Writing Style Used : Mla

Decent Essays

Name: Thu Hoai Nguyen

Writing Style Used: MLA

Course and Section Number: THEO 202- D13

Hamartiology: The Problem of Evil Hamartiology, also known as the doctrine of sin, has been debated for centuries due to the confusion about the existence of evil in the world God created. This doctrine is more than an explanation for the problem of evil, but it affects our relationship with our all-powerful, all-loving God. The problem of evil, indeed, is an issue that objects to the belief of God 's existence. Being the label for a series of problems involving God and evil, evil is seen in many different situations and getting worse nowadays (Elwell 413). Evils, such as crimes, disasters, and diseases, still happen in our fallen world. Atheists …show more content…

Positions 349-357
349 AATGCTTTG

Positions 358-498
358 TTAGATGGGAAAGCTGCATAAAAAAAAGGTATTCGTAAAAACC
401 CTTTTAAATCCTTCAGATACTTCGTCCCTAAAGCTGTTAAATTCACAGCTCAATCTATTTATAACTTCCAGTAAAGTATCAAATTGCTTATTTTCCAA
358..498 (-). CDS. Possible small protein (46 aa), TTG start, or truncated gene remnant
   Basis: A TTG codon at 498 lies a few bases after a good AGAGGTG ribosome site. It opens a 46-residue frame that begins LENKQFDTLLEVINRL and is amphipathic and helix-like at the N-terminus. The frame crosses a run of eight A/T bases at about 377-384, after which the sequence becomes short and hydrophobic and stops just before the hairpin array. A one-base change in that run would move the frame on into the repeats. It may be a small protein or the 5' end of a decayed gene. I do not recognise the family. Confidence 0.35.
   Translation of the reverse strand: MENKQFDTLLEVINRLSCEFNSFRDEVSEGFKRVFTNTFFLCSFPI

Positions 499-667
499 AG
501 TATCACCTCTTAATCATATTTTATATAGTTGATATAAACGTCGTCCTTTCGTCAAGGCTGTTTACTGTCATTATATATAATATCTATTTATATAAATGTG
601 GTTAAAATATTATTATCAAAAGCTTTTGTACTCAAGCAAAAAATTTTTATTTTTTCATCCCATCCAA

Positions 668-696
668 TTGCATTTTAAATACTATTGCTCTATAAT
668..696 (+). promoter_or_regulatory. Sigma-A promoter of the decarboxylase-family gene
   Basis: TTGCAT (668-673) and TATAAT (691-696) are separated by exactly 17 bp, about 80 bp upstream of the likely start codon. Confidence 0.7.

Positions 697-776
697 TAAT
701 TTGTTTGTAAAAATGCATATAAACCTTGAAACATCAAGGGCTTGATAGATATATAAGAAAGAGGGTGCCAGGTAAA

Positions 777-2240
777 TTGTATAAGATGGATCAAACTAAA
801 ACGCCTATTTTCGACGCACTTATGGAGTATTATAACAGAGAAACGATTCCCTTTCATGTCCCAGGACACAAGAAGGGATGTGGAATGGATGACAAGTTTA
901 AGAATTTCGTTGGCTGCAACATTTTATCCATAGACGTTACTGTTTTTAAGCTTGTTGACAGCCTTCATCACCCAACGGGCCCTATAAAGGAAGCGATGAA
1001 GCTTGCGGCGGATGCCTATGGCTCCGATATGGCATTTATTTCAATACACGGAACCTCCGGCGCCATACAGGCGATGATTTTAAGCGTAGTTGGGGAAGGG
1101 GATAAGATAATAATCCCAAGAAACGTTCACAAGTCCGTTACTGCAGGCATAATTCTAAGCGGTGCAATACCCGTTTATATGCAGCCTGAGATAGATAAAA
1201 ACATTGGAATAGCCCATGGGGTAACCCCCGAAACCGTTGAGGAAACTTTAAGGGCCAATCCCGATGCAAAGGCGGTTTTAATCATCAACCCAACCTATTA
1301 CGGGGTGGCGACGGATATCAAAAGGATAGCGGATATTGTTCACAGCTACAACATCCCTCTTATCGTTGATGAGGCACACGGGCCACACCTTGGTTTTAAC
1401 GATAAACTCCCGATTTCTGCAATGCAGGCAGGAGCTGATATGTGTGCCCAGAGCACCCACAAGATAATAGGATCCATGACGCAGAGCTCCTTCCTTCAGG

Moreover, curses fall over all creations causing the natural evil. The answer why evil exists in our world still has not been found; however, there are various views of theodicy that try to explain this doubtful question. Gottfried Leibniz believes that "God is obligated to create the best" (Elwell 1185). In short, humankind is created in the image of God, as can be seen in the quote: " So God created man in his own image, in the image of God he created him, male and female he created them" (Gen 1.27). Additionally, the Eden garden that God created in the first place for Adam and Eve seems like a utopia, a perfect world which has everything (Gen 2.10-14). However, his theodicy is somehow lacking in persuasiveness as it also means that the best possible world must contains moral and natural evil. John Hick suggests the soul-building theodicy: "God 's intent in creating man was not to create a perfect creature, but rather to create a being in need of moral development". Even though his system seems to answer the problem of evil, it means that the world God created in the first place was not perfect. Furthermore, why would people created in His image not be perfect? The free will defense points out that God is not the cause of evil, but the abuse of human free will is (Elwell 1186). Most people agree with this concept; the only minor thing people might imply is that rather than the choices we are

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